Join the Meeting Place for Moms!
Talk to other moms, share advice, and have fun!

(minimum 6 characters)

Bill Nye Lost The Creationism Debate (s/o)

Posted by on Feb. 5, 2014 at 11:32 AM
  • 9 Replies

I didn't see the webcast.  But thought I'd share this take. Do you agree with the author, that scientists shouldn't even debate creationists becasue doing so gives legitimacy to their views? - MsD

Science vs. Fiction

Ken Ham and Bill Nye debate evolution at the Creation Museum.

When you make up your own rules, you can always win the game-and no one is better at making up rules than Ken Ham. In the course of constructing his now-crumbling creationist empire, Ham has created an alternate reality in which humans hunted dinosaurs to extinction a few thousand years ago after peacefully using them for transport and companionship. Anyone who says otherwise-that is, anyone who accepts basic science-is just spreading the devil's lies. (That includes me.)

Bill Nye's decision to debate Ham at the Creation Museum Tuesday night, then, was a puzzling one. Nye, "the science guy," plays by the rules of the scientific method and accepts the fundamental principle of biology: evolution by natural selection. Ham fabricates elaborate tales about Adam and Eve coexisting with vegetarian ceratosauruses in the Garden of Eden. There's not much to debate about these views: One is fact, based on empirical scientific evidence; the other is fiction, based on biblically inspired fantasy. Nye is an earnest educator; Ham is an exploitative fabulist. What substantive issue could the two possibly debate?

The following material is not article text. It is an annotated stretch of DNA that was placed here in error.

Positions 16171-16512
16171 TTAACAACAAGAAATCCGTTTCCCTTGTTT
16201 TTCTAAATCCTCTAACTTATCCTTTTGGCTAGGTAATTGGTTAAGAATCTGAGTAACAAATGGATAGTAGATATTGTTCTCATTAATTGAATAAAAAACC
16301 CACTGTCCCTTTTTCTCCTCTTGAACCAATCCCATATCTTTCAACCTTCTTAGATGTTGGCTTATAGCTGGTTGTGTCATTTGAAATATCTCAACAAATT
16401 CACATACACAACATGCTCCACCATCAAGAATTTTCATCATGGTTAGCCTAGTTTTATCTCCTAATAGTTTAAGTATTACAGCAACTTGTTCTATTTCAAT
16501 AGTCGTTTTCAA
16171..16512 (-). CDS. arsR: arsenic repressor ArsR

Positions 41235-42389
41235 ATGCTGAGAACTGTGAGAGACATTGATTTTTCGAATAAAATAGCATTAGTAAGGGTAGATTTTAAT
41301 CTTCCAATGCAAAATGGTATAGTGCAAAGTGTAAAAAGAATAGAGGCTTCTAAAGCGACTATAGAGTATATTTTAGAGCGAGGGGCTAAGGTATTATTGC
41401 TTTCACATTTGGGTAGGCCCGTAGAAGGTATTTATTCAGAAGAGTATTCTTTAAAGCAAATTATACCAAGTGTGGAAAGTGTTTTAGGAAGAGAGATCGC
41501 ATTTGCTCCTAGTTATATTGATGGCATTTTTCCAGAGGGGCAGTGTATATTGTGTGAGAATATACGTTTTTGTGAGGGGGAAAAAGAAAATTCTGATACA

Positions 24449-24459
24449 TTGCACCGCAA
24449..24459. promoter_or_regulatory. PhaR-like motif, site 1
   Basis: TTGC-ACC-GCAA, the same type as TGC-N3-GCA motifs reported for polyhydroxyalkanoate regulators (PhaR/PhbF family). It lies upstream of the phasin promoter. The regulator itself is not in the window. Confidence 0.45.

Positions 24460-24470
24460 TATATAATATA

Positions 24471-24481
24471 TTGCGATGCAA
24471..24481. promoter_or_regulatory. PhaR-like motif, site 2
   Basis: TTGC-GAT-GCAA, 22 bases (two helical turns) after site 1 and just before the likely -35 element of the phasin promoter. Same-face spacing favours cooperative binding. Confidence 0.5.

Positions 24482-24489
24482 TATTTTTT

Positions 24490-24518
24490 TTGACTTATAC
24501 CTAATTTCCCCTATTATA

The answer, unsurprisingly, is absolutely none at all. In fact, the Nye vs. Ham showdown simply illustrated why challenging creationism is so frustrating futile. Creationists begin with their conclusion-the text of Genesis is the literal history of the world-then work backward to find their justifications. It doesn't matter if this leads to bizarre, preposterous pseudoscientific theories; logic, for creationists, can always be sacrificed on the altar of blind faith.

And there was a lot of blind faith on display at the Creation Museum on Tuesday night. Ham opened his presentation by whining that those of us who accept evolution are "secularists hijacking the word science" and "imposing the religion of naturalism-atheism-on generations of students." Evolution, Ham asserts, is "based upon man's ideas about the past"-but "we weren't there, and we didn't observe it." It's hubristic, Ham claims, to accept a human-developed theory about the origin of life; the only reliable source of such information is "the biblical account of origins."